Growing up in the Detroit area, I have had the privilege of watching one of the greatest hockey teams in the NHL. The Detroit Red Wings are a part of the original six, have won eleven Stanley Cups, and hold the longest post season streak in professional sports at 23. Throughout my life, I have grown to be a passionate hockey fan, and even more so a Red Wings fan.
So far this year, I have been to several Red Wings games, as well as a few Michigan hockey games. After experiencing the atmosphere and game play at both Yost Arena and the Joe Louis Arena, I have noticed many differences and similarities between the two teams. I can feel the passion and dedication the players have for the sport in both teams. Both crowds are into the game, yelling chants and cheering for their team. The Wings have a larger crowd, but the Wolverines have a much rowdier crowd. All in all, I experienced a love for hockey and a desire to win in both arenas. On the surface, I saw no difference between the amateurs and the professionals.
For the past few years, the NHL has been working hard to improve the game and please viewers. Hockey is certainly not the most popular of the four major sports in North America, but it is definitely trying to gain fans. After the 2004-05 lockout season, the NHL introduced the salary cap in order to balance out teams in the league and hopefully increase popularity. As it seems, an increase in popularity will lead to an increase in revenue for the league. When taking into consideration all of the money and politics associated with the NHL, there is most certainly a difference between professional and college hockey. In the NHL, it seems like the focus has been on pleasing fans and gaining spectators, unlike college hockey where it is simply about playing hockey and enjoying the sport as it is. The league has become so concerned about losing spectators that they have invested hours worth of time just to save a minute or two in games by eliminating the dry scrape before overtime (Masisak). Now teams will be playing on poorer quality ice just so fans don’t have to wait an extra few minutes. The more time people have to wait, the less interested they become, leading to less spectators and lower profits for the league.
The NHL has also spent a lot of time trying to find new ways to increase revenue without even changing the game itself. Recently, the NHL has considered placing advertisements on players’ jerseys, which could bring in revenues estimated at $120 million (Peters). The league decided to hold off on doing this, but will be open to putting ads on jerseys if the NBA or the MLB starts doing it. As a fan, I do not want to see McDonald’s arches or a talking gecko on the front of Pavel Datsyuk’s jersey! This goes to show how much of an impact money and marketing has made on sports. When I was watching the two hockey teams play this year, I did not notice any differences between the two, but after looking at all of the politics and money associated with the NHL, there is an obvious difference between professional and amateur sports.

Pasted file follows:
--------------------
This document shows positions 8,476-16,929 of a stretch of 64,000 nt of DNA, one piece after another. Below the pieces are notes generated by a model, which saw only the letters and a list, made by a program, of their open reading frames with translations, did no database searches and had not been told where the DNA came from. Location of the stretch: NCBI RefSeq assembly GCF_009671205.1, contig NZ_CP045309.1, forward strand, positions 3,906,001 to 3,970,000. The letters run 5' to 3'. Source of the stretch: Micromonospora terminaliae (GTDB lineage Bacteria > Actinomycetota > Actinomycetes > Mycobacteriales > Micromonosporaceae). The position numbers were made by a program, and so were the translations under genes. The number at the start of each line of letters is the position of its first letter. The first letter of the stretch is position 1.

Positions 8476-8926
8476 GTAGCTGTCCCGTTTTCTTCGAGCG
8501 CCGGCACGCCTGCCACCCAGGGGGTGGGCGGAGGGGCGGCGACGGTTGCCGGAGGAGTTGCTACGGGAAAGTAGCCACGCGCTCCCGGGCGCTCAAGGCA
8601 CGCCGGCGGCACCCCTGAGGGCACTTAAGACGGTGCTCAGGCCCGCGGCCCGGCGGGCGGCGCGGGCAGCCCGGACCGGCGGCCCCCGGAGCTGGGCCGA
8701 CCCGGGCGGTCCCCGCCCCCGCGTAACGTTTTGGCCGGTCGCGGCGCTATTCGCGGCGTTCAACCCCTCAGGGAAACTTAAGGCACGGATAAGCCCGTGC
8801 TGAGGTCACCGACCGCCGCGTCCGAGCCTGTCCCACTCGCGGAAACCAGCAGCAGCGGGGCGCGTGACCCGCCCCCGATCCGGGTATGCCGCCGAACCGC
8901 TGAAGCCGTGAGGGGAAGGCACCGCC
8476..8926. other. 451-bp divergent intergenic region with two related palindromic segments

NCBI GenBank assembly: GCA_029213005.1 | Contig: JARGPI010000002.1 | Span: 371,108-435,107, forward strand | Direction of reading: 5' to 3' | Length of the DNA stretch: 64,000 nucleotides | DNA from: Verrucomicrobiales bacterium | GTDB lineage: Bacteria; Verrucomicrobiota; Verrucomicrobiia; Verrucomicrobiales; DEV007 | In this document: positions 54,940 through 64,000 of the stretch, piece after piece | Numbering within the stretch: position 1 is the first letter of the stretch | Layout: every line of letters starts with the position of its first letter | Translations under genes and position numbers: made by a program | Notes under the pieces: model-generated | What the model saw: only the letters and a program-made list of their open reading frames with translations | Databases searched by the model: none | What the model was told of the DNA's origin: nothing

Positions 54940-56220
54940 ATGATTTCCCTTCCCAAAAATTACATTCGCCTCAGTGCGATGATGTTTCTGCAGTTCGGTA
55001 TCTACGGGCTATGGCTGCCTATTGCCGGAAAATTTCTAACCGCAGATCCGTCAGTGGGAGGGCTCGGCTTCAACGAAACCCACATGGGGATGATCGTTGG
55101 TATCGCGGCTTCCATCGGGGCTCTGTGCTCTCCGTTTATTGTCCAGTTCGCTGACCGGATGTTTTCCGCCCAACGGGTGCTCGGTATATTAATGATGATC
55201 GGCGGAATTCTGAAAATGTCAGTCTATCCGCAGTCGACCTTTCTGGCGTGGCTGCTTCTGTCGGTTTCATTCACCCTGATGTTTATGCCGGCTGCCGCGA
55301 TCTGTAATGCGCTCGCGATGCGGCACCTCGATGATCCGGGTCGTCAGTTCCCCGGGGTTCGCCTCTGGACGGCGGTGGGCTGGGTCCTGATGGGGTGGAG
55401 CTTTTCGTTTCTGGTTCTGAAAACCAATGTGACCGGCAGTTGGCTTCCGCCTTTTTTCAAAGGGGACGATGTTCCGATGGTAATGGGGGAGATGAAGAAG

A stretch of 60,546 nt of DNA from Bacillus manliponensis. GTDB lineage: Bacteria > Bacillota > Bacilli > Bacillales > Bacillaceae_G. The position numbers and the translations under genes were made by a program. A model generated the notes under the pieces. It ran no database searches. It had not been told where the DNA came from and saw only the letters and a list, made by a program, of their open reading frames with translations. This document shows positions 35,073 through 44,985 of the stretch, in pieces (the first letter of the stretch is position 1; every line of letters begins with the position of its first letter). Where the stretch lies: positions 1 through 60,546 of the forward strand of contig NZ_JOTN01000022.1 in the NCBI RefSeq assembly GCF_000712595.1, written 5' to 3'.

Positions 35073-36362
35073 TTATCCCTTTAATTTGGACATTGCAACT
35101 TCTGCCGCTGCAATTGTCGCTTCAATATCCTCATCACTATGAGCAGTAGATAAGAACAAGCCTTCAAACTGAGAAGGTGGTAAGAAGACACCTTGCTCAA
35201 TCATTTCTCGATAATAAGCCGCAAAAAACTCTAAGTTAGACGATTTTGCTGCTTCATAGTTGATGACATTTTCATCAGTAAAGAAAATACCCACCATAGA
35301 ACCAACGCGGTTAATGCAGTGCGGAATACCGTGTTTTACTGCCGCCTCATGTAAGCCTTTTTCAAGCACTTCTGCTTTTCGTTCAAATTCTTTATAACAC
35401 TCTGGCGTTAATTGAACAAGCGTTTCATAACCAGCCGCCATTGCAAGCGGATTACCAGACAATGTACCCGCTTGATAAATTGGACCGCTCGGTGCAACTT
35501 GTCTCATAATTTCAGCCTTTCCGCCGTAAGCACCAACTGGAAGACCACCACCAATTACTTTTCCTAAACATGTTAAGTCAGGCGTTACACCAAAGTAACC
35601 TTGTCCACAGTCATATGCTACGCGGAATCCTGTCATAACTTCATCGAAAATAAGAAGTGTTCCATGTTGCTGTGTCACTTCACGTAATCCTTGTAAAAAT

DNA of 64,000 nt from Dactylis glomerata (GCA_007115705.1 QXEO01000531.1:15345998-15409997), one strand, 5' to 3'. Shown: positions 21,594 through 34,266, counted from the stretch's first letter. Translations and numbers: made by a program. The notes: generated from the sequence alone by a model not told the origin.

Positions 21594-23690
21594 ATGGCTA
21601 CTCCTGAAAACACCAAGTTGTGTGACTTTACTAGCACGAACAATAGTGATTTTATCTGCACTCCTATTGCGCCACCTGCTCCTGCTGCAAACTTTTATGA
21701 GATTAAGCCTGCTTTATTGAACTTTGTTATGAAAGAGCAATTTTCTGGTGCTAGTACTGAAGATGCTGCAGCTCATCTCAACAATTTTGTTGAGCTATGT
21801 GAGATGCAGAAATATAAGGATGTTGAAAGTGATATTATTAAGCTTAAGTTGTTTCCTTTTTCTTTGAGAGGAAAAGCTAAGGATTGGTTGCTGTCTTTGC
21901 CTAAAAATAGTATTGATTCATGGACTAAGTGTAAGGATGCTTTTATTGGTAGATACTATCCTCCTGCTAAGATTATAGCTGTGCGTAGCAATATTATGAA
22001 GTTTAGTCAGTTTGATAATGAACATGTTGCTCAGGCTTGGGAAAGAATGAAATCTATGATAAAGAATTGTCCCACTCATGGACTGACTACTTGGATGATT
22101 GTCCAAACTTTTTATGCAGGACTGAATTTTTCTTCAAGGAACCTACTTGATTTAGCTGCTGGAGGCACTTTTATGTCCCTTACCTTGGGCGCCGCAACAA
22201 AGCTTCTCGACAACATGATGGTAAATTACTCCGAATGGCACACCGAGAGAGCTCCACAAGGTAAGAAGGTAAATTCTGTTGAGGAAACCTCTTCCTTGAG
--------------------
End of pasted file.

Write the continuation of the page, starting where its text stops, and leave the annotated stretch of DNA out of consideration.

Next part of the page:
Thinking back to a lecture in my political science class, I remembered a discussion on professionalism and the lack of play in modern sports. We were discussing a chapter we read in Eric Dunning’s Quest for Excitement: Sport and Leisure in the Civilizing Process and whether or not modern professional sports could be considered play (Blackwell). According to Dunning, professional sports are no longer play, consisting of more competitiveness and seriousness (Blackwell). With the large number of spectators and the high salaries of professional athletes, Dunning thinks that professional sports have turned play into work (Blackwell). He also states “that the amateur ethos was articulated as an ideology in opposition to the trend towards growing seriousness,” meaning that amateur sports (play) cannot contain the seriousness that is growing in professional sports (Blackwell). With the amount of money involved with professional sports, Dunning’s arguments seemed very reasonable. However, after attending the two hockey games, I realized that he is not entirely correct.
When comparing the Red Wings with the Wolverines, their game play is very similar. I could feel the emotion and dedication to hockey in both teams. Both teams want to compete and they want to win. Watching a game from a few years ago, when Luke Glendening was Michigan’s captain, I saw his perseverance and desire to play and win for his team. Not only was he a leader and a competitor, but he had fun doing it. Then I watch the Red Wings this year, and I see Glendening playing with the same mindset. He wants to play and he wants to win for the love of hockey and for the love of his team. The fact that he is making about $650,000 a year hasn’t changed his passion for the sport (Cap Geek). For hockey players like Glendening, it doesn’t matter whether they are amateurs or professionals, they still love the sport and certainly don’t consider a game ‘going to work.’ Dunning’s claim that professional sports no longer include play can be proved false through the passion and dedication found in hundreds of professional hockey players.
While Dunning may be right that amateur and professional sports are different and that proffesional sports are much more serious, I don’t think he is correct in his statements about play. Whether they are playing in junior leagues, college teams, or in the NHL, hockey players play because they love hockey and want to compete. The play aspect is no different once a player is making money playing sports. While the NHL does work hard to increase revenue through gimmicks like the Original SIx and little rule changes, that does not change the sport itself. Even with so much seriousness, hockey is still hockey, and the players are going to love what they do either way.
Keith Olbermann discusses the “Original Six” and how it is just a gimmick done by the National Hockey League.